Ahh! but it is the golf course that got me agreeing with the assembled dinner guests of last night. We have personally inspected this sporting challenge. On one trip north Penelope and I had golf clubs in the car. We went to inspect the course. As mentioned before, it is close to a river. Not the usual image of a river but in this arid zone a series of water holes with gum trees lining the banks. The course has five difficult holes carved out among the scattered copices of dry land gum trees. We knew it was a golf course by the flags sticking out of holes. Hitting the ball from the tee required accuracy but little venom. The ball must travel low to avoid the overhanging branches but as the fairways have considerable #run# hitting the ball with venom is tantamount to golfing suicide. In fact this is a course where lost balls are a common occurrence. Perhaps if there was some grass to slow the ball or if their were less rocks on the fairway whereby the ball shot off at right angles to the river or, if it could even be guided in something like a straight line scores of 20 over par for each hole could be a possiblity. Having completed the first hole in 38 (P) and 47 (me) in temperatures around 45 degrees C. we chose to call it a day and removed ourselves to the airconditioned 19th (I#m not sure whether this usual description of the bar fits a five hole course).

Discotheque? I#m sure if we had stayed until late we could have organised a karioke evening but given the shape of most of the assembled Truckie#s I was not tempted to ask any to dance.

Case study two;

This time we move east of Perth. This Roadhouse can be reached half way through the second day. Because it is situated on the road leading onto the Nullabor it has far more passing traffic being the main route to the Eastern States. This can truly be described as Outback territory. As an indication of the type of country, a section of the highway nearby has a 90 mile straight. Imagine the excitement after an hour and a half being able to turn the steering wheel.

Fine dining? Actually, I think I recall a menu so the answer most definitely is yes. There are motels but no disco or golf course (I think)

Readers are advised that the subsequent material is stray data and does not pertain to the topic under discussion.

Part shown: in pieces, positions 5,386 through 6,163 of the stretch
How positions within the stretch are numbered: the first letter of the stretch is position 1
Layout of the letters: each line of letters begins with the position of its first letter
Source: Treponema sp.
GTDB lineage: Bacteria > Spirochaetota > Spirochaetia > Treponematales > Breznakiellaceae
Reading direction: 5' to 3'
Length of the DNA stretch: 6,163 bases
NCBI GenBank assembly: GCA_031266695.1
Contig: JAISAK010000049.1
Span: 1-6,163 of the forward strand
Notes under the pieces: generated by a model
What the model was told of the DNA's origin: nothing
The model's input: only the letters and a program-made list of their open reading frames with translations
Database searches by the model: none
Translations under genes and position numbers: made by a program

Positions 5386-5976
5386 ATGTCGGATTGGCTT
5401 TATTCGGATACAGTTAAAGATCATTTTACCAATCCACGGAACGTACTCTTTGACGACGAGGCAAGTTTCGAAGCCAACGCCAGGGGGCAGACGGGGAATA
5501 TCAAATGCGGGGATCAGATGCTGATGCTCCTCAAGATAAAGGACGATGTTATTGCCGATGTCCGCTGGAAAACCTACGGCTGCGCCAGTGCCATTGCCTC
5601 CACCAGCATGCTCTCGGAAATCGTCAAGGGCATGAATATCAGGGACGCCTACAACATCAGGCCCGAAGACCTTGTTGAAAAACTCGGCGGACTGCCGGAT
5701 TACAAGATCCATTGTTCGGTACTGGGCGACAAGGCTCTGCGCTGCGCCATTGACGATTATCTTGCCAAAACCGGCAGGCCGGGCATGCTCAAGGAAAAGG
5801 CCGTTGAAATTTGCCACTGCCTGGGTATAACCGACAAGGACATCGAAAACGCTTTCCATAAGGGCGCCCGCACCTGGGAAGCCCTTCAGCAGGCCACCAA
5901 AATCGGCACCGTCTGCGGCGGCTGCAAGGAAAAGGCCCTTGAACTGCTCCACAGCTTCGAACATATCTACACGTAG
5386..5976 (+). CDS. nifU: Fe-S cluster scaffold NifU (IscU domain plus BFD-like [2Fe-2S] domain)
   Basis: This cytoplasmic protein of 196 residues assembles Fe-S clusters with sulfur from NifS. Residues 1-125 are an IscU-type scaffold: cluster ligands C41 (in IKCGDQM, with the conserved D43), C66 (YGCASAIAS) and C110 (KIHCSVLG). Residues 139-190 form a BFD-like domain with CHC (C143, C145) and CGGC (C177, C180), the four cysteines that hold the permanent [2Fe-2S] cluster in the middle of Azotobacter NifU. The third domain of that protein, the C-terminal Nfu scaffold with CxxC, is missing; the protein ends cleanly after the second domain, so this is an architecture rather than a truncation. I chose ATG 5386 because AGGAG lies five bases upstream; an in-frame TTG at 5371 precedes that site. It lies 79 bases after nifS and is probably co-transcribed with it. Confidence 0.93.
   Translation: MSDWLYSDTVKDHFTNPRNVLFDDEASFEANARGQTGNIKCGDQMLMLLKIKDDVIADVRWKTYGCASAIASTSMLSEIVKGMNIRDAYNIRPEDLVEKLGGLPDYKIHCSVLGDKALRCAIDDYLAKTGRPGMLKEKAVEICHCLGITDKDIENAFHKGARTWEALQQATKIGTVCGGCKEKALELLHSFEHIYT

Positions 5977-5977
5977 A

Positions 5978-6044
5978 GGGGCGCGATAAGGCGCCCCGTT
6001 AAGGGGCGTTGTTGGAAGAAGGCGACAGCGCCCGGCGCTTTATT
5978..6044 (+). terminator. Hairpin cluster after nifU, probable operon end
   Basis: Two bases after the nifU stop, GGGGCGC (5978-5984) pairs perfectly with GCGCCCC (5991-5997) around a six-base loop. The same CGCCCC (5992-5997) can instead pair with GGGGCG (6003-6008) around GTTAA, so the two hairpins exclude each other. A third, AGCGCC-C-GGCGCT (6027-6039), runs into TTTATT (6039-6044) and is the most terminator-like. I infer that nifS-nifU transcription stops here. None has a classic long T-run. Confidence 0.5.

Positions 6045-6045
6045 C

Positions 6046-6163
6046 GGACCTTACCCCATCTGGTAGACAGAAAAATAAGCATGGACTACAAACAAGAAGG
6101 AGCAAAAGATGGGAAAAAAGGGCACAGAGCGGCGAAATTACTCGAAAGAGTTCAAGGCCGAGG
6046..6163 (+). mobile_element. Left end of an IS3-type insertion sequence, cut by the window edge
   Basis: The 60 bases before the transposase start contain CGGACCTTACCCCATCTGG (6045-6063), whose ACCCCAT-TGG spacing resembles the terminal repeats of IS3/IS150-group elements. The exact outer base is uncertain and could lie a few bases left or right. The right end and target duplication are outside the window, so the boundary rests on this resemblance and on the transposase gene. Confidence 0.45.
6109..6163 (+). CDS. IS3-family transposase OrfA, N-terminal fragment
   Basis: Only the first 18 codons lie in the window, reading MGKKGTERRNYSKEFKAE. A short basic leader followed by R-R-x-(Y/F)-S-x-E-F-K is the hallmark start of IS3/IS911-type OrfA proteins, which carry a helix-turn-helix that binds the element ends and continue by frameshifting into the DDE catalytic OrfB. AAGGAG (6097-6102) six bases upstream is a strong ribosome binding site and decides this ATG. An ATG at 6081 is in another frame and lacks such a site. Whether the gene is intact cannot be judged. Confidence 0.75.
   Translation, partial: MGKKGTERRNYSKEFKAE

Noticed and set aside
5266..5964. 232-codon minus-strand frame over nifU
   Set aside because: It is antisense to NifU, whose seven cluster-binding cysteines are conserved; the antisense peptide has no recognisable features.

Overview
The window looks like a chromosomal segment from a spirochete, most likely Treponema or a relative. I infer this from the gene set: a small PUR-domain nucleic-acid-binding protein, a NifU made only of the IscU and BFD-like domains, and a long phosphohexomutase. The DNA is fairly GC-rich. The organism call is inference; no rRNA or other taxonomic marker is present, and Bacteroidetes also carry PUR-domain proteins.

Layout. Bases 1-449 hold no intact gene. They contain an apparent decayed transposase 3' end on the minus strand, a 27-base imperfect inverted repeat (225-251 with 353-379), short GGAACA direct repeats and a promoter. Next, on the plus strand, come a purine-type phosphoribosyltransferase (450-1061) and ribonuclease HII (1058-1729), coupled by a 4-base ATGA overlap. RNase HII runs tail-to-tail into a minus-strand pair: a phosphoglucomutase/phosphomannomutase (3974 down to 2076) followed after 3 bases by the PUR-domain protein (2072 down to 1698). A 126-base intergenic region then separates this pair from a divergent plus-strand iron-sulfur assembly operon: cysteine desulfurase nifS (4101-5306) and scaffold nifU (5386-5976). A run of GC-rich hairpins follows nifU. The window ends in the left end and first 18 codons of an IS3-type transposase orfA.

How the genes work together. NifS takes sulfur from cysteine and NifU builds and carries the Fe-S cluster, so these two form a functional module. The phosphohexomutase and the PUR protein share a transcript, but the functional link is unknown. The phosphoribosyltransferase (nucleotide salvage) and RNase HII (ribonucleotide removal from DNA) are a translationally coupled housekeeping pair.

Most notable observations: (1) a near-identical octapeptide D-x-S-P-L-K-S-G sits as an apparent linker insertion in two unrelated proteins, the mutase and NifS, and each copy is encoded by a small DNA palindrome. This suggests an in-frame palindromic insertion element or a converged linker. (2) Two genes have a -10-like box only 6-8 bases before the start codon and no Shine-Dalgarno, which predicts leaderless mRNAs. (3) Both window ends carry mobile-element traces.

This Balladonia Roadhouse did have its moment of fame. In 1979 pieces of junk from Skylab crashed close by. Reporters and film crews came from far and wide to capture this phenomena. Locals were photographed holding large sections of this space craft. I know all this because I visited the interactive museum attached to the Roadhouse. Copies of news headlines, film of the media circus, sections of metal # it#s all here. Two items struck my fancy. One was a headline #What will we get next? New York#s rubbish barges?#. The other was an overheard conversation from a reporter speaking to his editor in Washington while standing in a telephone booth out front (this before satellite phones or mobiles) ##.this is strictly Nothingsville#. How apt.

Case study three.

Eucla is on the border between W.A. and South Australia some two full days driving from Perth. (As I like reminding people, the state of W.A. is 3.5 times the size of Texas). Here is truly a unique Roadhouse. It is such an important site that a small village has grown up around it. Where else can you find a remote Outback Roadhouse that has it#s own time zone? It#s true. S.A. time is 1.5 hours ahead of Perth time. This community is so far from Perth and Adelaide that they keep a time zone half way between those two official ones. At the moment it is 10 pm in Perth so Eucla will be 10.45pm.

The Roadhouse has not only fine dining in the attached restaurant but a hotel, motel and camp ground.